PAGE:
Because of the very simple nature of the human voice, and what its sound means to us, music captures the human experience in a special way that other art forms cannot. If joy is nearly impossible to contrive, then listening to the joyous, excited and unblinkingly forthright celebration and expression of community, faith and gratitude to simply be alive can be a profoundly moving experience, one impractical to resist. Such are the life lessons communicated by Don McGlynn’s Rejoice and Shout, an exhaustively comprehensive documentary about the 200-year musical history of African-American Christianity.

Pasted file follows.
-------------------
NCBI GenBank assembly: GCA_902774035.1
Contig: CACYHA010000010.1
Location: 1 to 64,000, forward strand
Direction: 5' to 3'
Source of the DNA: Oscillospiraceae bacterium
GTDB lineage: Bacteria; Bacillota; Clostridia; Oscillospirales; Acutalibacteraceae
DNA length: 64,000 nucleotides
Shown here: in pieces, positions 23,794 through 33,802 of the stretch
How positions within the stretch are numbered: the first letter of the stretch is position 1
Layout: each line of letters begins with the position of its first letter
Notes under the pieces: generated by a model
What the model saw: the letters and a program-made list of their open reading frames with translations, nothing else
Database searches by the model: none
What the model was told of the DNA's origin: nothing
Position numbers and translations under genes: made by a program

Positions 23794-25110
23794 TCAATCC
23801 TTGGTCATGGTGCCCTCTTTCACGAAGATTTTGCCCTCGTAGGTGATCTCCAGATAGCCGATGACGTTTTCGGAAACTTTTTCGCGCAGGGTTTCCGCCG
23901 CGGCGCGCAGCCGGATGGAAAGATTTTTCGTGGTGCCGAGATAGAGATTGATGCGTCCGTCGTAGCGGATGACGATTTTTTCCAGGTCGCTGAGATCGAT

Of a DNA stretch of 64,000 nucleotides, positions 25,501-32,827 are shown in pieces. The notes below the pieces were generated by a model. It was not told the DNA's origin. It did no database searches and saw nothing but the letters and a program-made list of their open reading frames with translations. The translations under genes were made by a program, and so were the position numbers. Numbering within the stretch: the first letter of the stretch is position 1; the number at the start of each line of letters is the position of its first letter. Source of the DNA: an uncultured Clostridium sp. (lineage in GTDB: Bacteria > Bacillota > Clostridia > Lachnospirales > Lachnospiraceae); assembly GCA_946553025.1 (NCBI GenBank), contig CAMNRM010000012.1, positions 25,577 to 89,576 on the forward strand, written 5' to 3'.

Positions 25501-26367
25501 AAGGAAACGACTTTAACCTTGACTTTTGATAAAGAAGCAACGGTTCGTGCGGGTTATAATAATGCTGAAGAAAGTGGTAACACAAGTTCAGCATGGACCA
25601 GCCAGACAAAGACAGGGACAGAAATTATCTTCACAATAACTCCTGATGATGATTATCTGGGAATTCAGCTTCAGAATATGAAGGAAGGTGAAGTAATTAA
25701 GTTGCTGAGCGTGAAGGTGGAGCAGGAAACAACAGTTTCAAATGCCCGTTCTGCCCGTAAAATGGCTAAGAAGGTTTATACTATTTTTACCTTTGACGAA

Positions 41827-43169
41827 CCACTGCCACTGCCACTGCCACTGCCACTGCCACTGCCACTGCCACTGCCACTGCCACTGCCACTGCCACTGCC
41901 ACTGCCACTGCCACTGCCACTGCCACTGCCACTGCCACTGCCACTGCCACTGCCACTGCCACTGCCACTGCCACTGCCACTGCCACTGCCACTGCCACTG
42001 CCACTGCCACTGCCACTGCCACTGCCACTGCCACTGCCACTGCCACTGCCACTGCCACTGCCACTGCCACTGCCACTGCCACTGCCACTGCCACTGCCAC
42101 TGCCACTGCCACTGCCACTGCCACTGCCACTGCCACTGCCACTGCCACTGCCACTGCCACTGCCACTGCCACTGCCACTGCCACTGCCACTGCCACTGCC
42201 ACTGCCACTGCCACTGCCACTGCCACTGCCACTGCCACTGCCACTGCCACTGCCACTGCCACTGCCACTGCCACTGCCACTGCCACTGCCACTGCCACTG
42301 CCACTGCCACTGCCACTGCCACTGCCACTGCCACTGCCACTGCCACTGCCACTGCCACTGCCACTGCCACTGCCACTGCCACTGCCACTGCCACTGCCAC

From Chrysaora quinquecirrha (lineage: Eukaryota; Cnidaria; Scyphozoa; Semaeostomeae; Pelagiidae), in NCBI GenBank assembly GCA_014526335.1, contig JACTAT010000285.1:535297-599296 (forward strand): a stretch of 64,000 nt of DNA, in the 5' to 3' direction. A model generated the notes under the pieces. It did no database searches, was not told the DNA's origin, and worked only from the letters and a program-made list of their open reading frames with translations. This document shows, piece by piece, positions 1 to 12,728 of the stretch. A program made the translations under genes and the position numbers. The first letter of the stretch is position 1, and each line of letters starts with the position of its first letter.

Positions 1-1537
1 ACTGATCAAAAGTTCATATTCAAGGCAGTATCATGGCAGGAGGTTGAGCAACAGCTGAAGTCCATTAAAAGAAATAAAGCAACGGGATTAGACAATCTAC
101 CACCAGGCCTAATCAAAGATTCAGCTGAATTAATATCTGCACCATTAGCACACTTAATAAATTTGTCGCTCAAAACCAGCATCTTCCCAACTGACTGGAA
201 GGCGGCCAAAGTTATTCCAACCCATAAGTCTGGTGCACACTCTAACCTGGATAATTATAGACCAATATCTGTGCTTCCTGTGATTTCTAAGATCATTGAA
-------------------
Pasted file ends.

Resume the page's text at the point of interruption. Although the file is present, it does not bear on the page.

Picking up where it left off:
Gospel music is of course informed by the plantation and slavery experience of African-Americans many generations ago, and McGlynn — a filmmaker well-versed in musical documentaries — connects that historical fact to the unbowed spirit of its earliest practitioners and progenitors, while also tracing it all the way forward in time to the emotional, participatory qualities of worship still found in many predominantly African-American churches. Using a wide-ranging roster of interview subjects, from academics like The Gospel Sound author Anthony Heilbut to singers like Ira Tucker, Smokey Robinson, Mavis Staples (above) and more, McGlynn crafts a genre-specific portrait that may be among the most detailed in all of music-related nonfiction film. For the full, original review, from ShockYa, click here. (Magnolia, unrated, 115 minutes)